Thursday, May 15, 2008

Democrats Fail to Learn Lessons of 2004 - Part 2: Why Red Staters "Vote Against Our Interests" [UPDATED]

So, I'm watching MSNBC (Lord only knows why I subjected myself to that nonsense) the other night in the wake of Hillary!'s crushing defeat of Obama in West Virginia (by 40 points!), and the commentators kept going back and forth about what Obama needs to do to win over working class voters in the Ohio Valley and lower Midwest.

Ron Reagan (no offense to his exalted namesake, but THERE'S one person whose smug, elitist, dog-show announcing face I'd be tempted to kick in with my steel toe boots) kept going on and on and on about how Obama just needs to keep making the case that he's "with" the working class and that voting for McCain means "voting against their own interests".

"Voting against their own interests." Where have I heard that before? And what does it mean?

Following Bush's "values voters" victory in 2004, we heard that mantra from the pundit class who told us that working class "values voters" were "voting against their own interests". Heck, there's even a book out about the "phenomenon" called What's the Matter with Kansas? that all the lefties just think is SOOOO insightful, and which Obama was alluding to in making his "bitter" working class voters "cling" to God and guns comment.

So, what's it mean? Well, the idea is one that is inherently materialistic. It's the notion that people ought to be voting based solely on their economic best interests, and makes the HUGE ASSUMPTION that the best economic interests of the working class can only be served via voting for the left-liberal agenda of the Democrats. So, the question goes, why do all these rednecks and blue collar dolts out here in red-state America keep voting for Republicans? And given Obama's problems with such voters in the Democrat primaries - and the fear that this might carry over into the general election, the question has resurfaced.

But what Ron Reagan and all the other left-liberal pundits have failed to learn since 2004 is that voters out here in flyover country understand the meaning of "What does it profit a man to gain the whole world but lose his soul?". Economic well being is very important, but not at the expense of our basic values about who we should be. Not at the expense of our ability to provide basic protection for our homes and our families (i.e. individual gun ownersip); not at the expense of how we value the lives of the most vulnerable among us (i.e. abortion and euthanasia); not at the expense of the sanctity of marriage and the traditional family (i.e. same-sex "marriage"). And certainly not at the risk of stripping all vestiges of God and religion from the public square in favor of the secularist vision of the left.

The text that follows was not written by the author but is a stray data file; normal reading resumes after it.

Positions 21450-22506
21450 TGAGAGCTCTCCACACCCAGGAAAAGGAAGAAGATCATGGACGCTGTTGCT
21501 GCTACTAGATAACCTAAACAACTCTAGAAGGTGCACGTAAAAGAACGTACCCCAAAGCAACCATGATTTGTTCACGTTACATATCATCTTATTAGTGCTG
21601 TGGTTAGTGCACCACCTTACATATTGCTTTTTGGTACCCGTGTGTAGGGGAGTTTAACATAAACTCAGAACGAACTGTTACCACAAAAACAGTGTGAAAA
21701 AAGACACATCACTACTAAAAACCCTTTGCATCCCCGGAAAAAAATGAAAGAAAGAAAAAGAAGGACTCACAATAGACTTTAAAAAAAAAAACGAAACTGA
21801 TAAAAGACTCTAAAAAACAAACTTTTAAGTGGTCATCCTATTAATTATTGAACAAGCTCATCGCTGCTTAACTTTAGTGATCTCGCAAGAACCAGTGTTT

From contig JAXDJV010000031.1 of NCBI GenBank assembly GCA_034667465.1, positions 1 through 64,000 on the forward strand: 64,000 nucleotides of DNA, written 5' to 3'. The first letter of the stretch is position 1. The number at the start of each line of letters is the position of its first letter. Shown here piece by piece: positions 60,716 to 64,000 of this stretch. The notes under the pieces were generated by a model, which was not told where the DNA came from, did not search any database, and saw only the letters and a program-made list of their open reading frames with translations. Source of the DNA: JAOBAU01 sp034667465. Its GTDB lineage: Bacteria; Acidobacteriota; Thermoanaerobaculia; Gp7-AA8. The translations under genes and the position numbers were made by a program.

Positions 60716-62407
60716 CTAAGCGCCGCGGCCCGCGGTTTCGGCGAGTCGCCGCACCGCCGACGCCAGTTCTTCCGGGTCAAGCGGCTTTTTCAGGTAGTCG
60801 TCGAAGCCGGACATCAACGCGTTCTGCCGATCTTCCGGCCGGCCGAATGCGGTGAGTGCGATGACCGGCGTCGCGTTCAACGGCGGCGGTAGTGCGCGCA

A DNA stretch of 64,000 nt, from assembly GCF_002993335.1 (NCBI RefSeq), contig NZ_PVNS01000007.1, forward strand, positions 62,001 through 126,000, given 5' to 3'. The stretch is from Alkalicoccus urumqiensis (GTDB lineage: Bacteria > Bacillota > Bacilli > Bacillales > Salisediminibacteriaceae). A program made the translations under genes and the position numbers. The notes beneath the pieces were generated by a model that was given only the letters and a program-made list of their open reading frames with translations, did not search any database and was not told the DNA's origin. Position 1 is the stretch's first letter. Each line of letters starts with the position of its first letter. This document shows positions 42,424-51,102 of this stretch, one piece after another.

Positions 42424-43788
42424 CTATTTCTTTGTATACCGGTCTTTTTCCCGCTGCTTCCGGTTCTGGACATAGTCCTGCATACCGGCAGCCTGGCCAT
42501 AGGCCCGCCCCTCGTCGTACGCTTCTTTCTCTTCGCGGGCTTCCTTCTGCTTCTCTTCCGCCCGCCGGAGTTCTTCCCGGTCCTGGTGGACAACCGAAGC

To some extent, the Dems have caught on. They're talking about their spirituality and religious beliefs. But, behind all the "God talk", all they're doing is baptizing left-liberal economics and talking about the same-old same-old that they've been offering for the past 40 years, only this time using religious terminology.

Some will fall for it, but most red-state voters will continue to vote contrary to how the pundit class believes we should vote. That's because at our core, those of us out here in the hinterlands understand that spiritual and cultural values are, indeed, MORE fundamental and important than the materialistic values that are promoted by the "it's the economy, stupid" mentality of those on the left and the corporatist/globalist/big business mentality of those on the economic right.